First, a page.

Geotechnical: Subsurface Exploration – Testing – Sampling

The properties of most construction materials (e.g. steel, concrete, wood, etc.) are consistent & can be readily defined, specified, & tested. The properties of soil & rock are highly variable & require site specific sampling & testing involving extremely limited data typically accounting for less than 1 part per million of the subsurface materials.  The sampling & testing results can be misleading without proper interpretation. Tight budgets often provide only limited sampling & laboratory testing for many projects. Inadequate or incorrect information may not disclose important subsurface conditions. Unexpected subsurface conditions often lead to site preparation & foundation construction problems, delayed construction schedules, & extra costs. Accordingly, an exploration of the subsurface conditions is necessary to characterize the arrangement & relevant physical properties of the soil & rock strata underling a site. The services of a qualified geotechnical engineer who will effectively plan & execute a cost-effective subsurface exploration are essential for every project. The cost of a well-planned & executed subsurface exploration, sampling & testing program from GEM is an investment in project performance.

A great deal can be learned by researching existing data. Valuable information includes: air photographs, topographic and geologic maps, soil surveys, prior boring and test data. This information aids formulation of a preliminary subsurface model used when planning the site-specific subsurface exploration.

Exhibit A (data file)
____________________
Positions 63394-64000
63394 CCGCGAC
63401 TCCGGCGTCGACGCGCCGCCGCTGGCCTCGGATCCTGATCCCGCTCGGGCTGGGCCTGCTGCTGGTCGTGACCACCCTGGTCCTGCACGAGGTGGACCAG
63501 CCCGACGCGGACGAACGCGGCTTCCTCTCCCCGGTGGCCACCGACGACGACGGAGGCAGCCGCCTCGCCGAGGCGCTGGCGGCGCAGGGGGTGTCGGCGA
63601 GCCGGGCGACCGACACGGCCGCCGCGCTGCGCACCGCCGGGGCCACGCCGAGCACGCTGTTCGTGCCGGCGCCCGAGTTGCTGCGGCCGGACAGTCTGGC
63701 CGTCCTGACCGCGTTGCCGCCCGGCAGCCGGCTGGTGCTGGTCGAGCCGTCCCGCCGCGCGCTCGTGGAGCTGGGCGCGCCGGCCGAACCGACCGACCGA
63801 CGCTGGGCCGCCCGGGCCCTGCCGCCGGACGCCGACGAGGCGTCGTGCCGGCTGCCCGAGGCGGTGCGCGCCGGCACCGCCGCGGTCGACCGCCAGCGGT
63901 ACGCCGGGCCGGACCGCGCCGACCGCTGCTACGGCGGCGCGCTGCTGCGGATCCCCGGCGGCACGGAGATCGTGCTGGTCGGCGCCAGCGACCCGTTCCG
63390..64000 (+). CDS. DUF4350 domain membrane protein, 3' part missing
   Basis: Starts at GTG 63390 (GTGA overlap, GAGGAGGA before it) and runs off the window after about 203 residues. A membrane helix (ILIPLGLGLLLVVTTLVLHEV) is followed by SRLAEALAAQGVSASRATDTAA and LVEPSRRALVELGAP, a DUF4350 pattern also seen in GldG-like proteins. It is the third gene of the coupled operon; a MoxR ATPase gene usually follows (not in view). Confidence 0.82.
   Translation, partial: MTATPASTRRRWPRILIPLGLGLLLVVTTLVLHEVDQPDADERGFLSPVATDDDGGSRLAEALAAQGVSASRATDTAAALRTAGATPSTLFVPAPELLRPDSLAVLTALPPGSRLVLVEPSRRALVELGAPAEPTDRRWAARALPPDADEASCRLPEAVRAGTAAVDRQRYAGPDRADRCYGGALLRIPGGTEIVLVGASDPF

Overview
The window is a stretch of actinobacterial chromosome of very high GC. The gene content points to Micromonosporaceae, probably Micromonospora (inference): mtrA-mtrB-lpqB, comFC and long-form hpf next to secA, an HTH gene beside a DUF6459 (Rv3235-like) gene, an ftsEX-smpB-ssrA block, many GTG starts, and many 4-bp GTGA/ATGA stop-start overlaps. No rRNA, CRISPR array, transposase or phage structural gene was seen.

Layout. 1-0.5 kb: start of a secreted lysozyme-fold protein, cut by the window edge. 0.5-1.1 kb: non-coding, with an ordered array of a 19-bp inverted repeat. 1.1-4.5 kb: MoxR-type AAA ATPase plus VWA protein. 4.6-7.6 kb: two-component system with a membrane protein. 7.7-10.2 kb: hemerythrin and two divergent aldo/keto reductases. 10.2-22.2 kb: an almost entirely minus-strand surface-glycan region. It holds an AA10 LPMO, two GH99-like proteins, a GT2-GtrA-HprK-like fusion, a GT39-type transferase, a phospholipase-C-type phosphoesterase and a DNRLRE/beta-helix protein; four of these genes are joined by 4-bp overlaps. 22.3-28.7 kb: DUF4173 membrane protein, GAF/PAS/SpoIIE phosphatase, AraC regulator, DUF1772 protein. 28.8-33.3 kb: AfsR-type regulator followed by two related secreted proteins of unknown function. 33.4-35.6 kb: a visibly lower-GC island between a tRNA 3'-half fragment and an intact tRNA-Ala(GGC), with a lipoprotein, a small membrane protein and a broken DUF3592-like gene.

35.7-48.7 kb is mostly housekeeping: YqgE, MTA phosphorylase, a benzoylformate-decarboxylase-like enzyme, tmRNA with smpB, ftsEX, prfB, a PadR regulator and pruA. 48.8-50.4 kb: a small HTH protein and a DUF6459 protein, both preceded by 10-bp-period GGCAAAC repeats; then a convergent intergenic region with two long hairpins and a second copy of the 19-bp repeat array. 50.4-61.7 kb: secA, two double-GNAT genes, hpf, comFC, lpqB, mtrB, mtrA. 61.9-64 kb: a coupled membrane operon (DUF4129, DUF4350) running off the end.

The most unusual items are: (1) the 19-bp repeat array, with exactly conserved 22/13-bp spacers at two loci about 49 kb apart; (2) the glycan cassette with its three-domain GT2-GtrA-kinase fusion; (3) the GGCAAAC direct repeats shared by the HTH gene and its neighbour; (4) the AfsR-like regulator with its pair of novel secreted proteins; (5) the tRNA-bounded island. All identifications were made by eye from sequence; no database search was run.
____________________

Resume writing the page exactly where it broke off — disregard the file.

Subsurface conditions can impact topography, vegetation, & other surface features. A site reconnaissance is essential for developing a more complete view of the subsurface conditions. Depressions may indicate sinkholes. Leaning trees may indicate slope movements. Lush vegetation in an otherwise sparsely overgrown area may indicate a hidden spring. Lack of vegetation may indicate past filling. Rock outcrops may be related to erosion or past excavation of soil. The knowledge, experience & observation skills of GEM personnel allow us to identify surface features that may be related to the underlying materials and conditions.

The most widely used form of subsurface exploration involves drilling holes, extracting samples for identification and laboratory testing, and conducting tests in the borehole. Drilling methods include: hand auger borings, augered soil borings with powered drilling equipment; and rotary core drilling. Backhoe excavations are frequently utilized to evaluate the near surface soil conditions. Sampling methods include: auger cuttings, driven tubes, pushed tubes, and cores. Field testing primarily involves a variety of soil penetration devices including the Standard Penetration Test split-spoon sampler, and the Dutch cone penetrometer. Field permeability tests are used to evaluate the flow rate of water through the soil or rock under actual site conditions. Preliminary groundwater levels are measured in the open boreholes. More accurate and long term groundwater monitoring requires piezometers or slotted well casing installed in the boreholes. Geophysical methods are used to indirectly gauge soil properties using sophisticated technology including: subsurface radar, seismic refraction, resistivity, micro-gravity, radiation, and others. Instrumentation can be installed to monitor subsurface behavior including: slope movement, settlement, subsidence, groundwater levels.